46 Pages Posted: 4 Aug 2005 Last revised: 17 Mar 2008
This study examines the role of political connections for firms' financing strategies and their long-run financial performance. We view political connections as an example for domestic arrangements which can reduce the benefits of global financing. Consistent with this argument, we find that firms with close political ties are less likely than firms with weak connections to have publicly traded foreign securities. We also show that estimates of the performance consequences of foreign financing are severely biased if value-creating domestic arrangements such as political connections are ignored. Political relationships not only alter firms' financing strategies, they also impact the long-run performance of companies. Tracking returns across several changes in regimes, we document that firms have difficulty re-establishing connections with a new government when their patrons fall from power. As a result, closely-connected firms underperform under new regimes and subsequently increase their foreign financing.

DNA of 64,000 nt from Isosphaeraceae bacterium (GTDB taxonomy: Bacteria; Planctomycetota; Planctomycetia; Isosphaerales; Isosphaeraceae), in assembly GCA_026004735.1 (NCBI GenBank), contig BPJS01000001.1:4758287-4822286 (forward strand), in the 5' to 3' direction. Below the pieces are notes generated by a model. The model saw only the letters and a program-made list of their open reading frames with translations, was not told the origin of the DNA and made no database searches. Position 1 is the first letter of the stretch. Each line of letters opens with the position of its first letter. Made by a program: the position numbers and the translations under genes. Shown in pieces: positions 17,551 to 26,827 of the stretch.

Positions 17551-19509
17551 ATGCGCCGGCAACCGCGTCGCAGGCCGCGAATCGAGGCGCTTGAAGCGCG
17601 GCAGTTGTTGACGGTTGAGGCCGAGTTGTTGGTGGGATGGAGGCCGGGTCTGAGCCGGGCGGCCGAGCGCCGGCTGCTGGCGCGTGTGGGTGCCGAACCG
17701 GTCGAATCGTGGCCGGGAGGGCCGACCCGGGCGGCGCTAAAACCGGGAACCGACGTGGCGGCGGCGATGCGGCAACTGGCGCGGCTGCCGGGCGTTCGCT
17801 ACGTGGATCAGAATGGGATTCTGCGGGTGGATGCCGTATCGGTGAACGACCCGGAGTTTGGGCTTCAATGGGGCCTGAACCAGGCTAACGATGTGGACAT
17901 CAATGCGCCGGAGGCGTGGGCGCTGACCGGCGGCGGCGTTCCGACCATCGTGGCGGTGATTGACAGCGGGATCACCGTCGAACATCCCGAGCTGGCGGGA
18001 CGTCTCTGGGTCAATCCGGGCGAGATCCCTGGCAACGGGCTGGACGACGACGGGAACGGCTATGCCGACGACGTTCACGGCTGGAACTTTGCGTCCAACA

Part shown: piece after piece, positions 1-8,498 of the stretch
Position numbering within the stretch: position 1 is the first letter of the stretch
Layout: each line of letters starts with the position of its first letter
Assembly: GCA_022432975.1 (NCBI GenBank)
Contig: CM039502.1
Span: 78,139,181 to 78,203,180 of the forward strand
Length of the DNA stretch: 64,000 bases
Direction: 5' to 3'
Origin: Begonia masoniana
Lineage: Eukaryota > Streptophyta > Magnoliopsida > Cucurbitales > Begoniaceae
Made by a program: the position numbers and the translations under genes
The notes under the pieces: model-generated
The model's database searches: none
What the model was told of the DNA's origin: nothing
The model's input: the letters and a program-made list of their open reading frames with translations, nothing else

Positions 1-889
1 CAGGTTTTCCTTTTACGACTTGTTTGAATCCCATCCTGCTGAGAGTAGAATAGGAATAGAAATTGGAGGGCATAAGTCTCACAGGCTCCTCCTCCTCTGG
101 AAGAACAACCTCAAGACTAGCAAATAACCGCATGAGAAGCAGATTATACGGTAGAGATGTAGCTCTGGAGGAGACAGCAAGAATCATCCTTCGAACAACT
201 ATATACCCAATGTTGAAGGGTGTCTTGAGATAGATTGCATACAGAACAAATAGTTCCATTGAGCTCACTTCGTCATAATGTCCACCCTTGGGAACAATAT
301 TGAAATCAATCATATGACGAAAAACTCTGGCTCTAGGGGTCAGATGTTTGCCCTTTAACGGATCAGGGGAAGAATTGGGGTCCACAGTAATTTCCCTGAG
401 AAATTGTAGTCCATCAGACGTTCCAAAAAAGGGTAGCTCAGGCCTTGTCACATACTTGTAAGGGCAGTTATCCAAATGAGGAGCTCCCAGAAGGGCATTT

Keywords: Cross listing, Financing choices, Emerging markets, Asian financial crisis, Indonesia, Disclosure
JEL Classification: P16, G32, G38, K22, K42, M41, M45, G18
Suggested Citation: Suggested Citation
Oberholzer-Gee, Felix and Leuz, Christian, Political Relationships, Global Financing and Corporate Transparency: Evidence from Indonesia. Journal of Financial Economics (JFE), 2006. Available at SSRN: https://ssrn.com/abstract=720741 or http://dx.doi.org/10.2139/ssrn.720741
By Mara Faccio
By Robert Mcgee